This year’s Climatescope results suggest substantial additional work will be required to meet that commitment, despite some progress. Of the total $133 billion in asset finance that flowed to supporting development of new clean energy projects in the markets in developing nations, just $24.4 billion or 18% came from sources outside those countries. Of that total, the large majority came from private sources of capital, such as international project developers, commercial banks, and private equity funds. Inflows from development banks funded largely with OECD government funds did rise to a record $6.5 billion in 2018. There is little to suggest the overall goal of $100 billion per year in support for a variety of climate-related activities will be met anytime soon, however.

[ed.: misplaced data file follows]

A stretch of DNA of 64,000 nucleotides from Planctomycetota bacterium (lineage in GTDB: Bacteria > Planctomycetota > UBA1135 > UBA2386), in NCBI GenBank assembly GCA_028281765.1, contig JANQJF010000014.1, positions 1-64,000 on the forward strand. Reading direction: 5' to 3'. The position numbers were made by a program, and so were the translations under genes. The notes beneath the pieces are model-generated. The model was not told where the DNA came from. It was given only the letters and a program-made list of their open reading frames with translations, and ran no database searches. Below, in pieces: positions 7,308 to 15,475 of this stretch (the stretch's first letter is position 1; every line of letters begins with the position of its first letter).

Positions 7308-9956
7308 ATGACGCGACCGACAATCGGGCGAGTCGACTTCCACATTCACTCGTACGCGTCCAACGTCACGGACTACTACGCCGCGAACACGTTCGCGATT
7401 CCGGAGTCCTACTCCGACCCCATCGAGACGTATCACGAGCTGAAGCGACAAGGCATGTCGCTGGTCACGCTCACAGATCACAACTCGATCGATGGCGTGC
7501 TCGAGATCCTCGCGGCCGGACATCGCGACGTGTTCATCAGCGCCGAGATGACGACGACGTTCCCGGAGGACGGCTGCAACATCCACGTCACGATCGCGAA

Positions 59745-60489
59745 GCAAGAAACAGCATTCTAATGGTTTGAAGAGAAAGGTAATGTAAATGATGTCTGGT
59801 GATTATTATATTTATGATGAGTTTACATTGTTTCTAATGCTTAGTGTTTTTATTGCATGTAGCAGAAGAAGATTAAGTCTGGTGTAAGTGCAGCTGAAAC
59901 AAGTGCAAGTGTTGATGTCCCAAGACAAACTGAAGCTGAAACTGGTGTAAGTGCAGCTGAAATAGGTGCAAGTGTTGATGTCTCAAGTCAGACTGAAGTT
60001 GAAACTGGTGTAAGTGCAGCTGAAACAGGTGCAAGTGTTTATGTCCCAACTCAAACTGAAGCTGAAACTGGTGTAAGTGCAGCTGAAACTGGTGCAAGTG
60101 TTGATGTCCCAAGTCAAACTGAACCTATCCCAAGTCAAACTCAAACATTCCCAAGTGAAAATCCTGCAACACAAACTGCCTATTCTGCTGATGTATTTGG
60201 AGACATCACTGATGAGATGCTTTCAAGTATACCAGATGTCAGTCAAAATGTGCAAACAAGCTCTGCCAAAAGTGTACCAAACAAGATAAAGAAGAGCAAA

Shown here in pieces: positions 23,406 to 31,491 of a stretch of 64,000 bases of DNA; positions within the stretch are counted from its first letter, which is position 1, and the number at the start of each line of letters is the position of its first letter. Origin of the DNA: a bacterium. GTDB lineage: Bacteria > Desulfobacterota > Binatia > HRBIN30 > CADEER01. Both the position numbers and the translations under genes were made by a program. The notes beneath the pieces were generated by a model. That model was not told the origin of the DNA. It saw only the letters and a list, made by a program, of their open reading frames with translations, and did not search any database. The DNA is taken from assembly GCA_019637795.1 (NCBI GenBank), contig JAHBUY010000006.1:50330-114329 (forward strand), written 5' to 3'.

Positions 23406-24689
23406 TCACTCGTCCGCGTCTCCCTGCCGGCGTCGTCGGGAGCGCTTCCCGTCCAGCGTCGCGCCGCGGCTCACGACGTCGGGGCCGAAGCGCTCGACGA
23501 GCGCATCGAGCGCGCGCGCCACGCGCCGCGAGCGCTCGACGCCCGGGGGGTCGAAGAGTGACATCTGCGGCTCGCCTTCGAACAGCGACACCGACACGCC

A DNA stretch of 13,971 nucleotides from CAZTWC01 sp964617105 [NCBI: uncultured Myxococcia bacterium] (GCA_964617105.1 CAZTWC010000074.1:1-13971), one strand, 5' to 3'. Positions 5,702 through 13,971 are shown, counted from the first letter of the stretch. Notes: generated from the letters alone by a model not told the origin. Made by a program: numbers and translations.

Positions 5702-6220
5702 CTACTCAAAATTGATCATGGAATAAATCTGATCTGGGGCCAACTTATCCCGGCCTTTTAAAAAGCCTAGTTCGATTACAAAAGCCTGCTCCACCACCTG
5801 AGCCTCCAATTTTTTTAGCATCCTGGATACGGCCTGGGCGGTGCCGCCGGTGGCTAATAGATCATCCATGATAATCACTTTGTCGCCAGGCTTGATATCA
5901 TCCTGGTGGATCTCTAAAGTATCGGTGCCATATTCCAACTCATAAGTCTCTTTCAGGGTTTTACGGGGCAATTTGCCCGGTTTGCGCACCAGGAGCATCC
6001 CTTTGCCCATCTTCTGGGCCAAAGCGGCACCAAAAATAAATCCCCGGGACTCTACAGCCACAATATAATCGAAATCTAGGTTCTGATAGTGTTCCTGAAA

In addition to presenting macro trends on clean energy in developing countries, Climatescope scores and ranks individual markets on their overall potential for clean energy development. For the first time since the country was included in the survey in 2014, India was the highest-scoring nation, due to a variety of factors, including supportive policies. The rest of the top five included Chile, Brazil, China, and Kenya, in that order.

Climatescope is a public resource intended to help developers and investors screen opportunities, policy-makers understand policy frameworks around the globe, and researchers access timely, but difficult to collect, data.